woman laying on bed


A mod­ern per­son does not fill up the 8 hours required for health. Instead, the aver­age adult sleeps around 6 hours or less.

Med­ical experts rec­om­mend using the 10–3‑2–1 method in order to learn how to get enough sleep and feel much more alert. Unfor­tu­nate­ly or for­tu­nate­ly, this approach is not quite suit­able for peo­ple who love cof­fee, watch movies before bed and eat at night. But every­thing is fix­able, any habit can be changed.

Causes of sleep deprivation

The speed of life and the fast pace of every­day life are the most obvi­ous rea­sons that a per­son does not get enough sleep. The habit of “sit­ting on phones” and oth­er gad­gets before going to bed makes us sac­ri­fice our health. Here are oth­er relat­ed rea­sons:

  • mal­nu­tri­tion;
  • low phys­i­cal activ­i­ty;
  • stress.

An approach called “10–3‑2–1” helps to rebuild and improve sleep. Because pro­duc­tiv­i­ty, pos­i­tive mood and per­se­ver­ance depend on healthy and high-qual­i­ty sleep.

Coffee 10 hours before bed

Coffee 10 hours before bed

Accord­ing to the method pro­posed by doc­tors, the use of cof­fee and caf­feinat­ed drinks should be min­i­mized. The last dose should be 10 hours before going to bed.

This is how long it takes the body to com­plete­ly elim­i­nate caf­feine, which has an invig­o­rat­ing effect. As a result, falling asleep even by 23:00 can be very dif­fi­cult. The stim­u­lant slows down the stage of deep sleep and in the morn­ing the per­son feels tired.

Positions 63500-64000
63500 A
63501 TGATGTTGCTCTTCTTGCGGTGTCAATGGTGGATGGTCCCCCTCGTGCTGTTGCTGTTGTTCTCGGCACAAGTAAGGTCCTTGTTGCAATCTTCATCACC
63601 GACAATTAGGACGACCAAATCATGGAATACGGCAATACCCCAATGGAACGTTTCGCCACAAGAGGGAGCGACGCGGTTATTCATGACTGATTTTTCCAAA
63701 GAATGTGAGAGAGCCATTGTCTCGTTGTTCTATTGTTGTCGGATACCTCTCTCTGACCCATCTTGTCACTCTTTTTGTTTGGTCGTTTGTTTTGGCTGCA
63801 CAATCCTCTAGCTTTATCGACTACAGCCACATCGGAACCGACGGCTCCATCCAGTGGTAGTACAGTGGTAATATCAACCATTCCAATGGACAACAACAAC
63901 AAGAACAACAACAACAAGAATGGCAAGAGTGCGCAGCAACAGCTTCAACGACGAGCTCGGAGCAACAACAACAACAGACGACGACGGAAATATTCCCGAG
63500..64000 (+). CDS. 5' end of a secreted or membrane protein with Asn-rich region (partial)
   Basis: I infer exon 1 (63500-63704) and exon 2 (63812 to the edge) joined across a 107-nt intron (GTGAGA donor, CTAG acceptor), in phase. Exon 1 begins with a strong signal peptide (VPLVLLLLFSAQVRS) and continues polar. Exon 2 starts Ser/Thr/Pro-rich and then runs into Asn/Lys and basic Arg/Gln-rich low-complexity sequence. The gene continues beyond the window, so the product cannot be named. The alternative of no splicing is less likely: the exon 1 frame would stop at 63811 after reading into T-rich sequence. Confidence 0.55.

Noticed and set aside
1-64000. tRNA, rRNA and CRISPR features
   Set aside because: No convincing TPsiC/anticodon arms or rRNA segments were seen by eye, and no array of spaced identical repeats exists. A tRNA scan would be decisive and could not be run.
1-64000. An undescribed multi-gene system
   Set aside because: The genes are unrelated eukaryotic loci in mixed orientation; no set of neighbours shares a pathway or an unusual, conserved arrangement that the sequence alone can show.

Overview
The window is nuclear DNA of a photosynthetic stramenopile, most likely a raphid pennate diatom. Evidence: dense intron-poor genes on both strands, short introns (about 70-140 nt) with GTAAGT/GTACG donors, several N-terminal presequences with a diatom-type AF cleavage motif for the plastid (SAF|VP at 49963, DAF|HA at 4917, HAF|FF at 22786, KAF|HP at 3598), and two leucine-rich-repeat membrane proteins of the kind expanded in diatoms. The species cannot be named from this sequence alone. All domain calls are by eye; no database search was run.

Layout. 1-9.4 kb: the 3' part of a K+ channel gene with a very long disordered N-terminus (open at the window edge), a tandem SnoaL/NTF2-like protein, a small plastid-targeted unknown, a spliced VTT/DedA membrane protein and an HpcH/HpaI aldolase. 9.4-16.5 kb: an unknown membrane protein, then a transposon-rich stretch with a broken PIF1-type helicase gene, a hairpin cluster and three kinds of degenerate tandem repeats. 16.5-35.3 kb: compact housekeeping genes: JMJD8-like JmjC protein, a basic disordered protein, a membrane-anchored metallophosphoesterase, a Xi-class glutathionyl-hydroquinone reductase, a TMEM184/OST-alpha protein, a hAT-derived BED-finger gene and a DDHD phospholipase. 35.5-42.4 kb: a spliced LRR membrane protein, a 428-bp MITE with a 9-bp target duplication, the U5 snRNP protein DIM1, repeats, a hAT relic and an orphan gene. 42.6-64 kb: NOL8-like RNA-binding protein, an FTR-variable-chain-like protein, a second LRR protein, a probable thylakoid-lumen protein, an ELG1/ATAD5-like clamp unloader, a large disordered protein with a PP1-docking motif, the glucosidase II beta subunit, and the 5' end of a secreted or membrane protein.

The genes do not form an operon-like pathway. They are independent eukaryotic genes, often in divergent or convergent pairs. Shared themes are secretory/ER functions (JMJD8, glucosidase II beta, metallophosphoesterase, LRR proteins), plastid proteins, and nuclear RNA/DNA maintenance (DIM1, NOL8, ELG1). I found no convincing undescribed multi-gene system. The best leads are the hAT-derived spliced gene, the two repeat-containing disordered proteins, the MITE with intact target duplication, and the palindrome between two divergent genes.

Caf­feine intake no lat­er than 13:00–14:00 improves cog­ni­tive func­tion and pre­vents com­pli­ca­tions asso­ci­at­ed with dif­fi­cul­ty falling asleep and poor sleep qual­i­ty.

Snack until 20:00

The sec­ond fac­tor includ­ed in the 10–3‑2–1 for­mu­la is that the last meal should be no lat­er than 20:00 hours, or 3 hours before bed­time. Peo­ple who like to eat at night or even drink a glass of alco­holic drink are unlike­ly to fall asleep well.

Eat­ing late before bed can lead to cramps or acid reflux. Such urges pro­voke the diges­tive sys­tem to noc­tur­nal activ­i­ty.

Experts say that the fast­ing win­dow before going to bed has a ben­e­fi­cial effect on the body. At the same time, the stom­ach is not emp­ty, but not full either. And falling into a deep sleep phase will be much eas­i­er.

There is anoth­er opin­ion: that if you drink a glass of wine short­ly before bed­time, you can fall asleep sound­ly and almost instant­ly. Yes it is. But the dream of such a per­son will be dif­fer­ent. The deep sleep phase will shift or dis­ap­pear alto­geth­er. A per­son can wake up at night also because of a full blad­der. Oth­er cons of a late din­ner are:

  • excess weight;
  • bloat­ing and heav­i­ness;
  • constipation/diarrhea or both;
  • headache;
  • lack of ener­gy;
  • weak­ness;
  • lack of con­cen­tra­tion.

Work until 21:00

Work until 21:00

Accord­ing to the 10–3‑2–1 the­o­ry, at least two hours before a night’s sleep, the brain should begin to rest. At this time, experts rec­om­mend avoid­ing activ­i­ties that irri­tate the ner­vous sys­tem. These include:

  • work at the com­put­er;
  • read­ing email;
  • tele­phone calls and con­ver­sa­tions;
  • think­ing about prob­lems or plan­ning for the day ahead.